Identity theft. Ransomware. Data breach. Malware. Brute-force attack. If you’re familiar with any of these terms, chances are your stomach hurts just reading them.
But Being Afraid Doesn’t Stop Them From Happening
With each passing year, security threats grow stronger, targeting more businesses. What are cybercriminals looking for? Credentials.
In its DBIR: 2021 Data Breach Investigations Report, Verizon found that usernames and passwords (i.e., credentials) account for about 60% of sought-after data in a security breach. On top of that, money is the motive in nearly 75% of incidents across all industries.
Simply put, criminals are actively attacking networks on a daily basis for financial gain, and none of us are immune.
While we examine cybersecurity in-depth in a separate article, for the scope of this discussion, we will be tackling the front line of security: secure password creation and management.
First, let’s take a look at how safe your current passwords are. In 2021, Statista created a chart detailing how long it takes to crack different types of passwords. Where do yours stand? View it here.
The message is clear: the most secure passwords are long, complicated, and completely random.
But how do you keep up with them all? And how long should you use them? Is it okay to share your password with a trusted friend? How do you know if a password has been compromised?
Let’s look at the Do's of creating and managing secure passwords:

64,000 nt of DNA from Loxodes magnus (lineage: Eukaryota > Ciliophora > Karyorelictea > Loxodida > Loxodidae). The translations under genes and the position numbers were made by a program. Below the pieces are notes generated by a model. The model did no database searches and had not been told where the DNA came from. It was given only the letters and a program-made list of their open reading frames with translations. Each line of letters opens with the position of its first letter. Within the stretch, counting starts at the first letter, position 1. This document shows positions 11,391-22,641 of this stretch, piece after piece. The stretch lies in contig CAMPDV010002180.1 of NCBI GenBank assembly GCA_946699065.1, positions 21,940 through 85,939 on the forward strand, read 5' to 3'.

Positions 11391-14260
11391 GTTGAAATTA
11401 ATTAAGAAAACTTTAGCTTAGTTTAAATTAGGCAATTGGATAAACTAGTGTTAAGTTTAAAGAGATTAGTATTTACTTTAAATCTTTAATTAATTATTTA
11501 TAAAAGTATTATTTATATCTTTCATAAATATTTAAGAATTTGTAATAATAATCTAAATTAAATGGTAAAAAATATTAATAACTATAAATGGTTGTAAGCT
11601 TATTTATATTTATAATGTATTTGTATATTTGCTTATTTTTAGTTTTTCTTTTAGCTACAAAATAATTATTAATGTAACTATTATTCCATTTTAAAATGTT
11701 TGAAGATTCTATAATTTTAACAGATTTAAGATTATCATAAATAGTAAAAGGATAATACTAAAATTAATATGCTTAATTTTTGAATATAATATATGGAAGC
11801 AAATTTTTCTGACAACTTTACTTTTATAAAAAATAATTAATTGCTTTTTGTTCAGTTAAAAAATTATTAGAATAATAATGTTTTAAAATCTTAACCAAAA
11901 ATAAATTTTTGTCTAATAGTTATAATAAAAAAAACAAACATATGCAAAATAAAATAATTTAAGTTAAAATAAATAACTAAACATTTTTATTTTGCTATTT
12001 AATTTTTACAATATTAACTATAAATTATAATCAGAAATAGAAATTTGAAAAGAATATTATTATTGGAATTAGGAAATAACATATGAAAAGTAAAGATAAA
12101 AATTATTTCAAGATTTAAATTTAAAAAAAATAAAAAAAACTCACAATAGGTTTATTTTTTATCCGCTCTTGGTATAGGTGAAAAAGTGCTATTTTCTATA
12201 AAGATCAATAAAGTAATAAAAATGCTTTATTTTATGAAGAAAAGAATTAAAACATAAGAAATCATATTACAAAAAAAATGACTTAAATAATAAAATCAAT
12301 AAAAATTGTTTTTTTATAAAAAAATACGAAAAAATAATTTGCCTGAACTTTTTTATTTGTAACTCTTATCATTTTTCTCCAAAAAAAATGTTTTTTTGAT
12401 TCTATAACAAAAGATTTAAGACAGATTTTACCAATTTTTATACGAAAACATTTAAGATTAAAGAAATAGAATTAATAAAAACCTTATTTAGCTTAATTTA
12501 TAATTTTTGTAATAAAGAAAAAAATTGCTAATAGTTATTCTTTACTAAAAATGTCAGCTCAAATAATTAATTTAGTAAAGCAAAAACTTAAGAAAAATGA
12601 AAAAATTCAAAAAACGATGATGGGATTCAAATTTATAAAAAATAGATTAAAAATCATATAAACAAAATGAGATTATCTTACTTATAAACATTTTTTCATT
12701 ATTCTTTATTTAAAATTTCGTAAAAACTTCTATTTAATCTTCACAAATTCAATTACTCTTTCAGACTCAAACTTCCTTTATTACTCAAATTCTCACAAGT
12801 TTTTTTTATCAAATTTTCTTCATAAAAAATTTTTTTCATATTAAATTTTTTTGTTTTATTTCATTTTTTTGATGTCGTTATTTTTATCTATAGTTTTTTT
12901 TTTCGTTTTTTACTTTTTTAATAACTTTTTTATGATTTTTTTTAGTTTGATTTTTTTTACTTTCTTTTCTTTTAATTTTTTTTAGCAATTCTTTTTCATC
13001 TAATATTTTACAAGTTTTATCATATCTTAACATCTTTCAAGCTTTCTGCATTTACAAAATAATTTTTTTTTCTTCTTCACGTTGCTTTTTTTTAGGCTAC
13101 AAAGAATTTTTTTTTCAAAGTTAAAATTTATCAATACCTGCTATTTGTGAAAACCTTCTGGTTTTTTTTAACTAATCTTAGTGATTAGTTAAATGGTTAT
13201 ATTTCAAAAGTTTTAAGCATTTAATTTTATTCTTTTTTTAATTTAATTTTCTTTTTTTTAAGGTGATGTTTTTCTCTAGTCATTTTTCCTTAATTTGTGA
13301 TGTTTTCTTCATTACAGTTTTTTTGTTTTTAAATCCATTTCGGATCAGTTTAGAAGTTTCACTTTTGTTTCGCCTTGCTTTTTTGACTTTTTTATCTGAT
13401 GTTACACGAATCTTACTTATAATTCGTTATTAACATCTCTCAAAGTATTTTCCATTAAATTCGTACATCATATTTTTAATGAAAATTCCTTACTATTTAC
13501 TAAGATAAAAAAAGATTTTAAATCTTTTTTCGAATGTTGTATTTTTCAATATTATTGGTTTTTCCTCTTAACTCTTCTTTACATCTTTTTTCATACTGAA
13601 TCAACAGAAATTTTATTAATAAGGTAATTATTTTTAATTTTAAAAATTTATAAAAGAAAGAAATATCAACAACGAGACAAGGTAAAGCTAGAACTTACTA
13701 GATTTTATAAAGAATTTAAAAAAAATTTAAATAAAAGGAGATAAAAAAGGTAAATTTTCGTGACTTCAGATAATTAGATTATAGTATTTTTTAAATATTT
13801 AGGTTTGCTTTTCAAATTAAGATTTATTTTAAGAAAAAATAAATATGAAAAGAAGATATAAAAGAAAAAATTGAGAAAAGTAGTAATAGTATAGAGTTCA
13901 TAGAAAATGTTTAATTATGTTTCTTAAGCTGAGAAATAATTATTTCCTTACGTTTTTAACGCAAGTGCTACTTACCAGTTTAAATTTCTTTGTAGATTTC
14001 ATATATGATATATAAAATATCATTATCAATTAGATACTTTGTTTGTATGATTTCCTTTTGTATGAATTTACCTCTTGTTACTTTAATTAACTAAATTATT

- Do use a different password for every site you log in to. For instance, your work password should be completely different from your Netflix password, which should be completely different from your bank password.
- Do choose passwords with a random, nonsequential combination of at least twelve numerals, upper- and lowercase letters, and symbols. As an example, instead of mypassword1234!, try 1Pw!aD2m4So3YsR. The second password contains the same components as the first, but is far more secure.
- Do use two-or-more-step authentication. This means that beyond just requiring a password, a site will also send a secure code to your cell phone or email address, which you’ll then type into the log-in screen.
- Do use made-up information for security answers (i.e., the questions you answer if you forget your user name and/or password). This means that instead of using the true name of the street you grew up on, you use a different, fictional street name. This helps keep deeper personal information safe.
- Do use password management software (i.e. Dashlane or LastPass, etc.) to help you securely create, store, and manage passwords across all your devices.
- Do regularly check if your passwords have been compromised.
- Some companies, like Apple and Google, have this feature built in to their devices and apps, and will alert a user in the event of a security issue.
- To proactively check for breaches, use HaveIBeenPwnd (haveibeenpwned.com). On this site, users can anonymously and safely check the security of individual passwords and find out if their information has been part of any known data breach.
- Do change your password every few months—or immediately, if you’re notified there’s been a security issue.
Now for the Don’ts:
- Don’t choose a word or words as your password—for instance, mydogisawesome or tennessee.
- Don’t use personal information as your password, such as your date of birth or your social security number.
- Don’t use your user name as your password.
- Don’t recycle passwords. If you’ve used a password once, it’s done.
- Don’t tell anyone your password. If you’ve already let it slip, change the password now (remember, even close relationships can end, and a friend today might not be a friend tomorrow).
- Don’t leave your password written anywhere near your computer: on a sticky note, under your mouse pad, behind your monitor...
Your best defense against any kind of cyberattack is prevention, and that starts with a secure password. We hope you feel empowered and ready to start making your information a lot safer!